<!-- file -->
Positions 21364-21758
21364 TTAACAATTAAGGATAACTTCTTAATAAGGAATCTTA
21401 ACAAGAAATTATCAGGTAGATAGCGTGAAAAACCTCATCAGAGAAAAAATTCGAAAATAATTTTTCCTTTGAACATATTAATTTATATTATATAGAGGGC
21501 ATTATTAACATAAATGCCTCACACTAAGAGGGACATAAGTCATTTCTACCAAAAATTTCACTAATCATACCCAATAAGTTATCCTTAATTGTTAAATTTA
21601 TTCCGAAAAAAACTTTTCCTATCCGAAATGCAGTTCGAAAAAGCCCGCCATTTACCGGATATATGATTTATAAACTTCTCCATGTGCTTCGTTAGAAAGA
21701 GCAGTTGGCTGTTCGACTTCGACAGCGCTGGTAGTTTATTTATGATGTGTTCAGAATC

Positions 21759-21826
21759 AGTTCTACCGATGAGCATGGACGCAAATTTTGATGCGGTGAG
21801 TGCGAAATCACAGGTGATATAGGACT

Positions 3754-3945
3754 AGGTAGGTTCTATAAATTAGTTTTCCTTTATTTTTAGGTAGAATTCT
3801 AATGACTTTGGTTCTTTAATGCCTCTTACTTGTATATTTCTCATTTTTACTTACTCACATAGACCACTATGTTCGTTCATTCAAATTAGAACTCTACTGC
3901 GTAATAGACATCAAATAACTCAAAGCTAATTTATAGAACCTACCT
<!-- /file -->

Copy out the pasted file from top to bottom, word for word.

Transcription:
Positions 21364-21758
21364 TTAACAATTAAGGATAACTTCTTAATAAGGAATCTTA
21401 ACAAGAAATTATCAGGTAGATAGCGTGAAAAACCTCATCAGAGAAAAAATTCGAAAATAATTTTTCCTTTGAACATATTAATTTATATTATATAGAGGGC
21501 ATTATTAACATAAATGCCTCACACTAAGAGGGACATAAGTCATTTCTACCAAAAATTTCACTAATCATACCCAATAAGTTATCCTTAATTGTTAAATTTA
21601 TTCCGAAAAAAACTTTTCCTATCCGAAATGCAGTTCGAAAAAGCCCGCCATTTACCGGATATATGATTTATAAACTTCTCCATGTGCTTCGTTAGAAAGA
21701 GCAGTTGGCTGTTCGACTTCGACAGCGCTGGTAGTTTATTTATGATGTGTTCAGAATC

Positions 21759-21826
21759 AGTTCTACCGATGAGCATGGACGCAAATTTTGATGCGGTGAG
21801 TGCGAAATCACAGGTGATATAGGACT

Positions 3754-3945
3754 AGGTAGGTTCTATAAATTAGTTTTCCTTTATTTTTAGGTAGAATTCT
3801 AATGACTTTGGTTCTTTAATGCCTCTTACTTGTATATTTCTCATTTTTACTTACTCACATAGACCACTATGTTCGTTCATTCAAATTAGAACTCTACTGC
3901 GTAATAGACATCAAATAACTCAAAGCTAATTTATAGAACCTACCT